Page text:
CLATSKANIE, Oregon (STPNS) --     About a dozen downtown Clatskanie property owners, plus several other interested persons met Monday evening, Aug. 4, with Louise Solliday, director of the Oregon Department of State Lands (DSL); State Senator Betsy Johnson, State Representative Brad Witt, and Columbia County Commission Chair Tony Hyde.

    Discussion at the meeting was on the topic of the DSL?s demands that the owners of six downtown properties - plus the city of Clatskanie - pay leases on property that is part of the Isaac Waggoner and E.S. Bryant Donation Land Claims (DLC).

    Beginning almost two years ago, downtown Clatskanie property owners began to receive letters from the DSL demanding a $750 application fee and a minimum lease of $275. However, the DSL determines how much the fee will be and can raise it annually. Those receiving the letters were threatened with $1000 per day ?trespassing? fines if they did not comply within 30 days. Most of the property in question has been owned by the same parties for decades.

    Although only six downtown property owners, plus the city of Clatskanie, have been targeted by the DSL so far, it was pointed out that the agency?s claim that it owns property deeded to private individuals potentially impacts all owners or property along the Clatskanie River if they chose to build a deck, dock or other structure which the DSL decides is overhanging the median high water mark.

    After Johnson and Witt were made aware of the nature of the letters and threats received by the property owners, and the unique aspects of the pre-statehood DLCs on which downtown Clatskanie is built, the DSL agreed to suspend its demands until further research was done.

Johnson Promises Meetings for Other Property Owners

    In opening the meeting, Senator Johnson acknowledged that there are numerous other property owners in the Clatskanie area and throughout her district who are having issues with the DSL.

    While Monday?s meeting was planned to address the unique issues related to the Waggoner and Bryant DLC properties, Johnson said ?I am perfectly prepared to have another meeting? with DSL officials and owners of other properties.

    At the end of the meeting and after hearing from rural Clatskanie resident Bill Buol, who is facing large fines for not signing a lease on his property off of Point Adams Road, and who has now engaged a lawyer in his fight against the DSL, Johnson reiterated her intention to call another meeting for others who are having problems with the DSL, and said she would pay to have it well-advertised in advance.

True Points Out Problems with DSL?s Contentions

    Solliday, who was accompanied by Stephen Purchase, assistant director of the DSL?s land management division, and Jim Grimes, DSL?s land manager for Northwest Oregon, stated that the DSL has been enforcing leases on property on navigable waterways around the states on which it has never collected leases before. ?We are generating money for the common school fund,? Solliday said, ?and it?s a mission that we take passionately.?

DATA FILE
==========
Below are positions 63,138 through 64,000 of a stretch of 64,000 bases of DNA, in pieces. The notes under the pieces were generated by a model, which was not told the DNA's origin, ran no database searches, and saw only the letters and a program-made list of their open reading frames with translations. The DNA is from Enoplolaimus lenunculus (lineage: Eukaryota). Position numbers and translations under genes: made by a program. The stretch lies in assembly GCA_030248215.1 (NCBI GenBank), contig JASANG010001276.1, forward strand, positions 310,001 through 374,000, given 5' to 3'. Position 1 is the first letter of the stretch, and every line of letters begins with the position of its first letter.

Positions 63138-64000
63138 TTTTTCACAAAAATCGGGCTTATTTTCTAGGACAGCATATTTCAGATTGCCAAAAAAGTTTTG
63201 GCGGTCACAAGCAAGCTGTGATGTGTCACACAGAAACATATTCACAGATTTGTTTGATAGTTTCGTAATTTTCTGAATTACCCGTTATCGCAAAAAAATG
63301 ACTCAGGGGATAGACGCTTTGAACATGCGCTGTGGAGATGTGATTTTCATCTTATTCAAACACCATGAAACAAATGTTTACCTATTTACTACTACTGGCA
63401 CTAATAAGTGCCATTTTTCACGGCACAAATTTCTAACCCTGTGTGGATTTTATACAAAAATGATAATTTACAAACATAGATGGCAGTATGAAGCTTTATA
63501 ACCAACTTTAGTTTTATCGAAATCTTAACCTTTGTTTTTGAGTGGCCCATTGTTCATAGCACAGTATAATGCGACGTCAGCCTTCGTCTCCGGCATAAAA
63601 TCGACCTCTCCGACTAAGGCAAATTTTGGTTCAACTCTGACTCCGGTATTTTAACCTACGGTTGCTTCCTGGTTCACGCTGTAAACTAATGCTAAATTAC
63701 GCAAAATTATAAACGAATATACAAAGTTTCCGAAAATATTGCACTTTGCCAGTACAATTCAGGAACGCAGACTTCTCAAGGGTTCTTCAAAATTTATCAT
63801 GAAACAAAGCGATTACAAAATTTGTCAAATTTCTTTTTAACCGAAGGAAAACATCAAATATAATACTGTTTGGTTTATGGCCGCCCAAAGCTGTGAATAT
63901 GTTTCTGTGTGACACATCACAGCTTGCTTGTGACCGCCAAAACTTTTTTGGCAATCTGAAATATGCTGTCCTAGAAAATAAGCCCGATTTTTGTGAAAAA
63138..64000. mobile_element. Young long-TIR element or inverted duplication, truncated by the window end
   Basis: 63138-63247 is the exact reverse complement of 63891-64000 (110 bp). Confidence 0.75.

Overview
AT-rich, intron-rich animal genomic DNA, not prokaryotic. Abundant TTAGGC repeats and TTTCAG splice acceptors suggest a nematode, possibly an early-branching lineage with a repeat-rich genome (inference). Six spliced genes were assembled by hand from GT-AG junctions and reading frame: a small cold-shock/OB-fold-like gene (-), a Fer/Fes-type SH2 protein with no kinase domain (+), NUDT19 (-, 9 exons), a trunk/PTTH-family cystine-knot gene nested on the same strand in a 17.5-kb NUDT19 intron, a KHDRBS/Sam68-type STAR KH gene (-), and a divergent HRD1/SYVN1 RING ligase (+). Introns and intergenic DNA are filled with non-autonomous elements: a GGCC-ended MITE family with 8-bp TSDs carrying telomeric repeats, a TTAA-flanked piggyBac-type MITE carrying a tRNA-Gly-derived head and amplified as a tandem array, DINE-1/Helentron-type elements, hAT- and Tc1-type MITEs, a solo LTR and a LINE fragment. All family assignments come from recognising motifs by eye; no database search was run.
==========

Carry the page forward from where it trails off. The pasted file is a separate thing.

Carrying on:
?I?m a problem-solver,? Solliday said. ?I want to get this resolved one way or another, even if we have to end up in some kind of court proceeding.?

    She continued: ?We do believe that we are the owner of the submerged and submersible land because it is tidally-influenced, and that those lands did not pass with the donation land claims.?

    Purchase than made a presentation noting that the DSL had done title searches on the properties along the Clatskanie River in the downtown area and had sent the results to the property owners.

    Sen. Johnson asked for the cost of those title searches, which Purchase said had taken about two weeks of staff time. The DSL personnel said they did not have that answer at Monday?s meeting, but would get it for Johnson. In regard to a 1902 Circuit Court of the State of Oregon for Columbia County ruling that awarded the bed of the river to property owners on each side, Purchase said that ?the court did not have authority to pass title? to the property.

    However, City of Clatskanie Public Works Director Dave True, a licensed engineeer and a registered surveyor who formerly worked for both the DSL and the Oregon Department of Transportation, argued that the 1902 court ruling that transferred titled to the riverbed to private ownership is relevant.

    Additionally, True showed maps that indicate the Clatskanie River, at the time the DLCs were granted, was much different than it is today in course, depth and width. In fact, at the time the DLCs were granted the river was not ?meandered? and is not shown on the maps for the land grants.

    True also disagreed with the DSL?s contention that the granting of the DLCs to Bryant and Waggoner did not occur until they were signed by President Andrew Johnson in 1866. Instead, he said, the private rights to the property in both DLCs ?became vested in March, 1857,? when they were recorded in the territorial office in Oregon City prior to Oregon statehood, in accordance with the Donation Land Claim act of 1850.

    In conclusion, True stated in a document he read and presented to the DSL:

    ?From a surveyor?s examination of this case, it appears there are numerous clouds on the state?s claim to ownership of the Clatskanie River in the downtown area.

    ?1. Two DLC grants that vested property rights prior to statehood, that made no mention or acknowledgement of any type of waterway within their bounds.

    ?2. The Clatskanie River, shown to be located in a different quarter section than where it currently exists to at least 1873.

    ?3. Documented work in the river channel to enhance use by 1883 and documented channel straightening work in 1901. The work in the channel after 1873 could have changed the location and increased the dimensions of the river and it most certainly changed the location of the river and probably its size and depth in 1901.

    ?4. A State of Oregon decree, through the Columbia County circuit court, that awarded property ownership to private individuals that included submerged and submersible lands of the Clatskanie River.

    ?5. At least one purchase by the State of Oregon (highway commission) that included submerged and submersible property from a private individual.?

    True also noted that in letters to property owners in October of 2007 and as recently as May, Purchase had referred to a court case involving the Klaskanine River south of Astoria in Clatsop County, not the Clatskanie River in Columbia County.

    Property owners John Lillich and Deborah Hazen showed photographs, maps and historical documents that backed up True?s arguments that the Clatskanie River - referred to by Lewis and Clark as ?a small creek? - had changed dramatically since the DLCs were granted and Oregon statehood.

    A Clatskanie River ?navigability study? done in the early 1980s concluded that the state would have claim only to that part of the river that was navigable at statehood.